Sunsetting Vericlass

Aug 24th, 2023

If you’re reading this, you are likely wondering what happened to Vericlass and why it wasn’t updated until literally the last minute this summer.

For nearly three years I developed Vericlass as a course-finding tool for myself and anyone else who wanted to use it. When I was in college, the motivation for this work was obvious–I was the first and main user of the software. Any use to others was largely coincidental: I only advertised the site when I first launched it in summer 2020, and only then at the urging of my friends. After that, other folks were free to find it on their own.

And they did. I’ve been surprised and delighted by how many people have found the software useful for their course planning. I think the site’s (somewhat niche) popularity stems from its simplicity. It’s a single-page app with a plain Bootstrap interface and a backend that consists of “download a JSON file” and “store course selections in local storage.” Search is performed locally in JavaScript; the user experience involves some clicking and some typing. These design choices are explicit–Harvard students are smart and can figure out how to do some filtering on their own; they don’t necessarily want me to know what they’re looking for; and they want the results fast. After the initial data download, there is zero network latency and everything is visible in one of the two panes of the interface. It’s all there. Simple.

Maintaining the software has unfortunately been less simple than using it. I was not a good software engineer when I wrote the core code for Vericlass, at least not on the short timeline to which I was holding myself, and I was even worse at data engineering. At the time, there was no easy way to get course data from Harvard, so I wrote a Selenium scraper that takes forever to run (I have no idea if there’s a better source now). The interface was written in Vue at a time when Vue most appealed to me because it was in my view the most similar of the SPA frameworks to vanilla HTML, CSS, and JavaScript. Even with some minor upgrades – Dockerizing the scraper and running it in AWS automatically – there’s still a lot of inefficiency in the process to update the data. I could write a great roadmap for the project with knowledge gained from almost a year in industry, but actually implementing proper pipeline orchestration, AWS-based data hosting, infrastructure as code, and a complete rewrite of the frontend would take a great deal of my free time. Plus, I now get paid to do similar work full-time, and Vericlass was always just a passion project I spent my own money to run, so there’s no real incentive for me to continue it as an alum.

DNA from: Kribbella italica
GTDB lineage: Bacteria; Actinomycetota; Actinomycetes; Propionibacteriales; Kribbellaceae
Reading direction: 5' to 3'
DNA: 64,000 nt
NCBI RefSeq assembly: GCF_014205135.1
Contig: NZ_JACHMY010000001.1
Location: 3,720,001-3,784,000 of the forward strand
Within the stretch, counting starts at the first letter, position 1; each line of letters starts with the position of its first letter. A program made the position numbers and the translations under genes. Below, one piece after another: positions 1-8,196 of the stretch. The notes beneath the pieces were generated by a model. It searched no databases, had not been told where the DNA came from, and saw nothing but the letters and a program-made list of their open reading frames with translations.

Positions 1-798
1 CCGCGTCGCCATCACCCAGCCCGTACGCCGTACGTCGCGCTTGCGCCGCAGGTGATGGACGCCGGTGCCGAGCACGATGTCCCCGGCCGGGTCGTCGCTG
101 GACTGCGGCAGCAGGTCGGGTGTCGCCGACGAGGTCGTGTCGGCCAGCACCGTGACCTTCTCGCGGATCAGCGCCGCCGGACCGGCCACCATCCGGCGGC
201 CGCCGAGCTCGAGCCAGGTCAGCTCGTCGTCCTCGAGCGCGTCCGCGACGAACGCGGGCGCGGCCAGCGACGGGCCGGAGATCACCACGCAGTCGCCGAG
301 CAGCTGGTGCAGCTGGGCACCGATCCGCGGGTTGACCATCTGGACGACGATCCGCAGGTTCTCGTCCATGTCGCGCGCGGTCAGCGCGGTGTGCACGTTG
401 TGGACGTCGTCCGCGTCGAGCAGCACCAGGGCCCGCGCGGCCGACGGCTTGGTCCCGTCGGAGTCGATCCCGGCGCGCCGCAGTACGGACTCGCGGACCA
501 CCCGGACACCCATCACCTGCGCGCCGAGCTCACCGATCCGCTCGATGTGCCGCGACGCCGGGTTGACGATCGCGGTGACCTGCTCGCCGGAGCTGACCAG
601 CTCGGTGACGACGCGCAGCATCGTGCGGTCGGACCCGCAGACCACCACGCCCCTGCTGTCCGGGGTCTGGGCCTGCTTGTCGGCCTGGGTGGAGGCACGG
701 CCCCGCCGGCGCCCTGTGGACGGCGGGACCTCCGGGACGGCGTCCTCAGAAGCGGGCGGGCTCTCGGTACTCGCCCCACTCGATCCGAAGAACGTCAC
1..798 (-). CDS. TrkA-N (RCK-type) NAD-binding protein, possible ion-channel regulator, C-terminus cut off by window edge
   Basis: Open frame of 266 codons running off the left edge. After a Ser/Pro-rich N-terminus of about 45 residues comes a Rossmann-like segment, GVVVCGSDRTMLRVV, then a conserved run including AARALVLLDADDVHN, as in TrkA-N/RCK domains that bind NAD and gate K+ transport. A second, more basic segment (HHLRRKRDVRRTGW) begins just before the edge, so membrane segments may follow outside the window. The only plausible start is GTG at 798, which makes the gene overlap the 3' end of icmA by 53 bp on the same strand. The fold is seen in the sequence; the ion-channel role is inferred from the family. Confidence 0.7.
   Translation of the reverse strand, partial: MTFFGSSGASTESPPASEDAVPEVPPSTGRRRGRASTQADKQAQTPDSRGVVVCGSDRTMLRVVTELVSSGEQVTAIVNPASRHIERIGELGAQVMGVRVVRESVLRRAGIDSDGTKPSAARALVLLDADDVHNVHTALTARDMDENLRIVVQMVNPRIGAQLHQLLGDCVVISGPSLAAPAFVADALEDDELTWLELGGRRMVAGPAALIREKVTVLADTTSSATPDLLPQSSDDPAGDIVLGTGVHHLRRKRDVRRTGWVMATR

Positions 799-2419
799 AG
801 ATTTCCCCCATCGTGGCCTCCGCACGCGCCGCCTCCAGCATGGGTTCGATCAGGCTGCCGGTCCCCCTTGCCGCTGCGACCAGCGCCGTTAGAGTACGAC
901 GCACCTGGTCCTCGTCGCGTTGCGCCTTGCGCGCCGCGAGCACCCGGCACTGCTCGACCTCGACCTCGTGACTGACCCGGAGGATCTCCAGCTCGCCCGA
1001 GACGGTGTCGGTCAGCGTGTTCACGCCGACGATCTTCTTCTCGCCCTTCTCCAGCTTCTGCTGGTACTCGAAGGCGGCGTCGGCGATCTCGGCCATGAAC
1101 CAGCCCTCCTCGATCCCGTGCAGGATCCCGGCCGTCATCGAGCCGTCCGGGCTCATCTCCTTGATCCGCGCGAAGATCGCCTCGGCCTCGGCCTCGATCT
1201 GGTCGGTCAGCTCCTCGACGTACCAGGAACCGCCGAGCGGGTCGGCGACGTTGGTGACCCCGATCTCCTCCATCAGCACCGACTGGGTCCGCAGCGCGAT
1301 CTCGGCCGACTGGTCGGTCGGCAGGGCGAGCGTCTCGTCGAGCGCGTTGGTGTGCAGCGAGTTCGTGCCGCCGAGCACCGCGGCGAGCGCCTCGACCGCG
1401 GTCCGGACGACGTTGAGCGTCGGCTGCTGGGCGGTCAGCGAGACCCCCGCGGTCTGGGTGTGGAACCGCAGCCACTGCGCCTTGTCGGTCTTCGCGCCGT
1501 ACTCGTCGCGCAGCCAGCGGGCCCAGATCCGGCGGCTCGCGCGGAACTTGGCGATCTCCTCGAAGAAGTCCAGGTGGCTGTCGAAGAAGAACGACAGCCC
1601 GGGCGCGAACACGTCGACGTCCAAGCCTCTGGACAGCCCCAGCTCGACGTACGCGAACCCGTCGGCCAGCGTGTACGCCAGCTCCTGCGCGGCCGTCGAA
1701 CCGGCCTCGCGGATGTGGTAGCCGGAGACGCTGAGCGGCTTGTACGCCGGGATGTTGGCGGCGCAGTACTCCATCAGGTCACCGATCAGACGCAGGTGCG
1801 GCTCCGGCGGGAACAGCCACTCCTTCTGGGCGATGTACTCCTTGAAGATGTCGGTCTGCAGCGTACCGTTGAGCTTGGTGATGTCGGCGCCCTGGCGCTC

But, if you really find Vericlass useful, and you can’t stand for it to end, I have a proposal. If you know how to program, are an undergraduate at Harvard, and would like to maintain the software going forward, send me an email. I would be happy to onboard you to the existing codebase, and even help you write that aforementioned roadmap to overcome tech debt and maybe even write new features. Potentially, if you don’t want to improve it, the roadmap could just be “how to update relevant scraper configurations each semester.” If you’re worried about whether you have enough relevant experience, recall my description of myself in summer 2020: you, like I, will figure it out. If nobody volunteers, then fall 2023 will be the last semester for which I update the Vericlass data, and the project will be officially laid to rest.

Categories: projects